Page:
At the Zoo
A row of solitary big cats—
most-wanted lineup of the rare,
the vanished, four hundred left in the wild
or fifty. The Amur leopard, past the genetic threshold
of hopelessness, sleeps. People walk by
in smiles and distraction, camera straps,
double strollers overflowing with children.
Look at the big kitty, they say
to the children. He’s a sleepy big kitty.
The leopard will never see
another leopard. But cats are patient
and suited to loneliness, to a sky that could be over
any continent, to falling into half-sleep
and feeling the ground slip. The leopard suspects
the average density of the universe—
one hydrogen atom in the volume of a barrel—
and that all things are drifting farther apart and may never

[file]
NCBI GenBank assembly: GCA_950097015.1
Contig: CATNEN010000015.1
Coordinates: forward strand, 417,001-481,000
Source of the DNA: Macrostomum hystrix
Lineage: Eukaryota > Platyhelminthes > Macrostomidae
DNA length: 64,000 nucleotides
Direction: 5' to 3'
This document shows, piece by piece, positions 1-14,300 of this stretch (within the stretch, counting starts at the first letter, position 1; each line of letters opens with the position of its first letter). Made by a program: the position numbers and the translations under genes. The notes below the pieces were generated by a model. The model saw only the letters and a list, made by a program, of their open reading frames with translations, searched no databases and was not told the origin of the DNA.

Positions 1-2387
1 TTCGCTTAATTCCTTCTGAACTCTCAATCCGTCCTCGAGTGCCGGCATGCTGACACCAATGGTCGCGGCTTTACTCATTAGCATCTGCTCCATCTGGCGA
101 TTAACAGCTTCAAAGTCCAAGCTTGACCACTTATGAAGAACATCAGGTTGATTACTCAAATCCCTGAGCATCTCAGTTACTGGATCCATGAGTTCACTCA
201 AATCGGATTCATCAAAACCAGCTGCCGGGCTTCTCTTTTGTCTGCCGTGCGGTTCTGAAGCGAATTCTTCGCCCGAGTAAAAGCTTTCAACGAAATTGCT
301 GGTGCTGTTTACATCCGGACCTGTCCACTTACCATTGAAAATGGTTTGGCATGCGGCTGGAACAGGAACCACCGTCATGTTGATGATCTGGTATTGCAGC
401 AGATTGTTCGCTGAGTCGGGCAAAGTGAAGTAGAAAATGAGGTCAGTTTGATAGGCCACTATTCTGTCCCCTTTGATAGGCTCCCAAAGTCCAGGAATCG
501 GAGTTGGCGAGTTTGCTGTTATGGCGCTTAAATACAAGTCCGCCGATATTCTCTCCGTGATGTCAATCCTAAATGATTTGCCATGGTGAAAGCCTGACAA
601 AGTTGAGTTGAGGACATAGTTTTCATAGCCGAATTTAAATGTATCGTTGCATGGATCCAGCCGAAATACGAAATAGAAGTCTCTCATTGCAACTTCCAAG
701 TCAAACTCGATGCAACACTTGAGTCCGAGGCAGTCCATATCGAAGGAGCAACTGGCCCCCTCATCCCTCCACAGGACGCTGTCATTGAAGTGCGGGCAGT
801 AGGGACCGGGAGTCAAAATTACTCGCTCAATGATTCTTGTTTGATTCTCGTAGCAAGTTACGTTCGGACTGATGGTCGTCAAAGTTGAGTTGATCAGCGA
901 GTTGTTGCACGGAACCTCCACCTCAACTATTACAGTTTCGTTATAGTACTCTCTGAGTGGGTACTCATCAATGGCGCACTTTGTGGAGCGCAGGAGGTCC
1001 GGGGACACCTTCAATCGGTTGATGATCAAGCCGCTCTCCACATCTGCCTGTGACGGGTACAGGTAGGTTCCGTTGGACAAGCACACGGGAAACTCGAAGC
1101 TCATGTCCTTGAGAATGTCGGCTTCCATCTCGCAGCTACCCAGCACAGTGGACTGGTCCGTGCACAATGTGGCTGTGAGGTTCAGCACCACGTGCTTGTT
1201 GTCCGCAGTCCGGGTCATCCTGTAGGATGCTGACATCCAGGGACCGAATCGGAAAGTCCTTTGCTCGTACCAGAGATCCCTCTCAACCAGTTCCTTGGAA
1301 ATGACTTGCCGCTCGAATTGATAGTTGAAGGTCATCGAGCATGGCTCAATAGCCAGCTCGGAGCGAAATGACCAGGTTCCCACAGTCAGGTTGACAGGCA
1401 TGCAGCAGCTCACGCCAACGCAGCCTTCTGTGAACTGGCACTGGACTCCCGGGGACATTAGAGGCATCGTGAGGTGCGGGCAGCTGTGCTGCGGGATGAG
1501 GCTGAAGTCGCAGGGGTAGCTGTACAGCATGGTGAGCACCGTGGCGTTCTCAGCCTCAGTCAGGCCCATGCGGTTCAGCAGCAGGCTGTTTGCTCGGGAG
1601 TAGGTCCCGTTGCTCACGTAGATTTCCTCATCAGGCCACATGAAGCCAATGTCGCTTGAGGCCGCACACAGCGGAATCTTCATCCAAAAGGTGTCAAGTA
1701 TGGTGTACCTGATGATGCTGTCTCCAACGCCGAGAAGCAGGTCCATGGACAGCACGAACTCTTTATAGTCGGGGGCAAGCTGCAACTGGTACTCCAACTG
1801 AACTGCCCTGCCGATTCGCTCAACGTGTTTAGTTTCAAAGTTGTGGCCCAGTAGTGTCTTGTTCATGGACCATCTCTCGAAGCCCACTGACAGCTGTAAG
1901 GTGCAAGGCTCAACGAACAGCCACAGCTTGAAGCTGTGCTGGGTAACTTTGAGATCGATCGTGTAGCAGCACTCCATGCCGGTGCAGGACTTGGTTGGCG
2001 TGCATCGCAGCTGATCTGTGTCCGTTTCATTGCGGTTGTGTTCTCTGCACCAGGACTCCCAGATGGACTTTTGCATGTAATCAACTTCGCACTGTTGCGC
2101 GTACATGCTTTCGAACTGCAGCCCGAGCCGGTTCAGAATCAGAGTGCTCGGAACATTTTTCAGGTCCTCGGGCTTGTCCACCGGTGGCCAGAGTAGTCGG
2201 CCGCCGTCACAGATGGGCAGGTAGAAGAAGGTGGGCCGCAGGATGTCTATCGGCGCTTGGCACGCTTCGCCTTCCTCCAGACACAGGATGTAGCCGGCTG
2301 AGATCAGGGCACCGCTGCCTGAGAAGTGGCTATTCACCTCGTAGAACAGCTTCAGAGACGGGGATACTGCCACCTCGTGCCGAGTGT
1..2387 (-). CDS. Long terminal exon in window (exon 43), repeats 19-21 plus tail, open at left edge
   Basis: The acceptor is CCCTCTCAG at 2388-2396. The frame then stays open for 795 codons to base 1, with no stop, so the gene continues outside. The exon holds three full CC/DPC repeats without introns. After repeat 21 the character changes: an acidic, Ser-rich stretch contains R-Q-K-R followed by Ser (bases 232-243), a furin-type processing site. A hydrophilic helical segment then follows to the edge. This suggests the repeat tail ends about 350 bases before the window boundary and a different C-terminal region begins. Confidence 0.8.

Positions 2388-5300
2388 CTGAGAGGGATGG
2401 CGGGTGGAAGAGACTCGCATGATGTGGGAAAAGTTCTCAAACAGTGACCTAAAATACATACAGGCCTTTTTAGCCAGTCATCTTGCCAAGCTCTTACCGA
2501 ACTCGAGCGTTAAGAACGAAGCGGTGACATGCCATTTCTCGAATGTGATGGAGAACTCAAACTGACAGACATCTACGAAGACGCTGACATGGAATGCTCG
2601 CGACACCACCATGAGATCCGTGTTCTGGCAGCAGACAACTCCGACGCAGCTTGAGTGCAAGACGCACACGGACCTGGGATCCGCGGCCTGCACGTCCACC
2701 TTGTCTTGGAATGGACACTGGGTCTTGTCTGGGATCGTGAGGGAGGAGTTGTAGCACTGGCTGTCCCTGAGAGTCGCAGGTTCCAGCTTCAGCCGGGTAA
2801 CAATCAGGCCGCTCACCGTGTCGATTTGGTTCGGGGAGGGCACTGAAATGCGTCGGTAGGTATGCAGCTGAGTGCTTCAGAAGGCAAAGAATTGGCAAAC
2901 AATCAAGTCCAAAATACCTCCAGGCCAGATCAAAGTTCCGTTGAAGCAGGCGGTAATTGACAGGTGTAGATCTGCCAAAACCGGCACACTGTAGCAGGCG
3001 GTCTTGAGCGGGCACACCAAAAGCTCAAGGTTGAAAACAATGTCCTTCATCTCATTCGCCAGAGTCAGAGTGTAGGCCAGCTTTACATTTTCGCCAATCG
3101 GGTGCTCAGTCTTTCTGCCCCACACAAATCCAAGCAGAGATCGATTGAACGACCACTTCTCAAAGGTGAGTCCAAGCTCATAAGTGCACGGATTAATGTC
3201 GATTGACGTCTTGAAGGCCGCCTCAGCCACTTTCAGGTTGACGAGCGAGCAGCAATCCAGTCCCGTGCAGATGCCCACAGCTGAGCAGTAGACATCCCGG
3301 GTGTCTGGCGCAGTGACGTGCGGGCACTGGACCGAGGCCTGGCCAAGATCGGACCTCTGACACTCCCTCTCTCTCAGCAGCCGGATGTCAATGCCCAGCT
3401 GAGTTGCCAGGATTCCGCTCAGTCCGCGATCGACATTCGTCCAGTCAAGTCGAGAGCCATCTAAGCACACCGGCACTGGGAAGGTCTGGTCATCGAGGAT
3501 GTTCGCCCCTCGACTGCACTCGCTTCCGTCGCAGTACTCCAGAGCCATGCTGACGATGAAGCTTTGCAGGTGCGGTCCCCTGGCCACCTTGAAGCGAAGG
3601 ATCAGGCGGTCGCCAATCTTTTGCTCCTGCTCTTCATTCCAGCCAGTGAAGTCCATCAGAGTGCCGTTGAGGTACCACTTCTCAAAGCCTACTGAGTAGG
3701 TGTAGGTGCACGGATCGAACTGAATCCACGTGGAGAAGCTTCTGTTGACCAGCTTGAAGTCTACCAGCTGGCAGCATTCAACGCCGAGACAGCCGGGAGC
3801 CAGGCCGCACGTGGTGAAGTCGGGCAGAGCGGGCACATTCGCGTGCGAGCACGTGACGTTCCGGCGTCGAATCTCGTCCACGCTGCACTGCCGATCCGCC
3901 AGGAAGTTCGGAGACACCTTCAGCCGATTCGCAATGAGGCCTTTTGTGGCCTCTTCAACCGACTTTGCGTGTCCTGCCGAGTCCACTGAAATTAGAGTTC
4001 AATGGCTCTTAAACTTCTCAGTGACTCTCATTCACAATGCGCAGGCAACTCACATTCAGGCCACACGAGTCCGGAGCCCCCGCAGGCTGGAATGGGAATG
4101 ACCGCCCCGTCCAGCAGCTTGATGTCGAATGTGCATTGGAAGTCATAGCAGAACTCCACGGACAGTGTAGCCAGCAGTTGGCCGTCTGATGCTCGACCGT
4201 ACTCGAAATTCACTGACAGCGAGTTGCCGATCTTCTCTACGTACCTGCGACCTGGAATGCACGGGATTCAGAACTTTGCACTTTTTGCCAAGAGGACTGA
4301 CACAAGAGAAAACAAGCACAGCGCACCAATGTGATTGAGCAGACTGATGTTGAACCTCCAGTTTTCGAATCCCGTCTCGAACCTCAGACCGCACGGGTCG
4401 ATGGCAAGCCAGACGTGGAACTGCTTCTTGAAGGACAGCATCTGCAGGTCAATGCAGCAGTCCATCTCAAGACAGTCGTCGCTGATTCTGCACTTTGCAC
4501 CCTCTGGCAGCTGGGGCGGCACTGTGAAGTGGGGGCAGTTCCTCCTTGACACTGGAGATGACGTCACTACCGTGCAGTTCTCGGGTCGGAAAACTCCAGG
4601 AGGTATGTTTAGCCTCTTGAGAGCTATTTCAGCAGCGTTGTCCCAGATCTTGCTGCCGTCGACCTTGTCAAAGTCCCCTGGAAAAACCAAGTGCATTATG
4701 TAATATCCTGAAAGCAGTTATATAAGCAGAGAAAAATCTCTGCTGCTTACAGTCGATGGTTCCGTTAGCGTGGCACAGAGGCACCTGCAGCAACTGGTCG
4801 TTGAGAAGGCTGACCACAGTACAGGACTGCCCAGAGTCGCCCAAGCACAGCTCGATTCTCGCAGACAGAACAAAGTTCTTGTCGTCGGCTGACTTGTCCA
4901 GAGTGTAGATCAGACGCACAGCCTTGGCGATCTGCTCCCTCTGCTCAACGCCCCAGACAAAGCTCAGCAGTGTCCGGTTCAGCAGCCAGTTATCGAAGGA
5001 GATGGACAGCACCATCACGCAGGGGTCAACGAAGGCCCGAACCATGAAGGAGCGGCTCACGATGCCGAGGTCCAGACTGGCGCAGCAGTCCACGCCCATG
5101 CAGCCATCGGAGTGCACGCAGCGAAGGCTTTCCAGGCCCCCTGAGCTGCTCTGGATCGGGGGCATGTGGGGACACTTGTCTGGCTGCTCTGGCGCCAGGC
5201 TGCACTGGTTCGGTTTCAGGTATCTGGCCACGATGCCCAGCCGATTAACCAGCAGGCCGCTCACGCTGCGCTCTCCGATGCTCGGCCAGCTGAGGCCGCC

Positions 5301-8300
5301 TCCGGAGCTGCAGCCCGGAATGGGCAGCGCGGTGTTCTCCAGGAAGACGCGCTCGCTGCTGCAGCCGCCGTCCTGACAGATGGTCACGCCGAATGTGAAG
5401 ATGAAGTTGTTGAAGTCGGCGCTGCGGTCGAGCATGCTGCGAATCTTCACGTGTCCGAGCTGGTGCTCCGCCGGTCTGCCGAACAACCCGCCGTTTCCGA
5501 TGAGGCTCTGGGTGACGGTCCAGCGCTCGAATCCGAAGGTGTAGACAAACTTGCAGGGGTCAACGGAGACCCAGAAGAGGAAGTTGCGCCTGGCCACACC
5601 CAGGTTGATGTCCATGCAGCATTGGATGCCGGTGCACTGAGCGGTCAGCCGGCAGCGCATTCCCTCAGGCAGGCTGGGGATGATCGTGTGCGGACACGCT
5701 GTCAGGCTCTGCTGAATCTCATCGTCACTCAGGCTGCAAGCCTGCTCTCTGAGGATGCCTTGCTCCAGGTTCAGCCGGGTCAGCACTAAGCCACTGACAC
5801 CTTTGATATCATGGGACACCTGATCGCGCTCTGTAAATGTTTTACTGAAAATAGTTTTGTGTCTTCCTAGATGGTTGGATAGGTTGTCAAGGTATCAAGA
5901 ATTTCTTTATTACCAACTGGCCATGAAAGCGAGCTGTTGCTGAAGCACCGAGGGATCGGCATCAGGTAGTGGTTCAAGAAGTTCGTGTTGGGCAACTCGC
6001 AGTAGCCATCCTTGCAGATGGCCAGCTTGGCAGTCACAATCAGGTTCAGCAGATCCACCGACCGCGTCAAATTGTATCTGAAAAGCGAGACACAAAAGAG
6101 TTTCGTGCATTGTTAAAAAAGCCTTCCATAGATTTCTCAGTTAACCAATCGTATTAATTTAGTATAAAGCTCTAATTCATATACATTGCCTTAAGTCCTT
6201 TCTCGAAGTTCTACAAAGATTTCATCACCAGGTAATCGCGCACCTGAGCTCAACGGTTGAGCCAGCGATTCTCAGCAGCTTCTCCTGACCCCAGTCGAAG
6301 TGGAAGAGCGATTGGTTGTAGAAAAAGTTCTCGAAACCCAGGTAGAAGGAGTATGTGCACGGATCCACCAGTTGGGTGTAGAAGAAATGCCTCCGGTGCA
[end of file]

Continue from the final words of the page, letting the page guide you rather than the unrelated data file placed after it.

regather. His side moves, marking time
as he breathes, spreading and regathering
the fluff behind his front leg
as quietly as ripples in a lake
on some lifeless planet.
About the Author
Katherine Maurer received her MFA from the University of Illinois at Urbana-Champaign. Her poetry has been published in journals including Poetry Northwest, Alaska Quarterly Review, The Cincinnati Review, Hayden’s Ferry Review, and Sycamore Review, and in 2014, Cave Wall nominated her poem “Field Survey” for a Pushcart Prize. She currently lives in Champaign, Illinois, where she edits textbooks for a living and plays drums in the band Again is Already.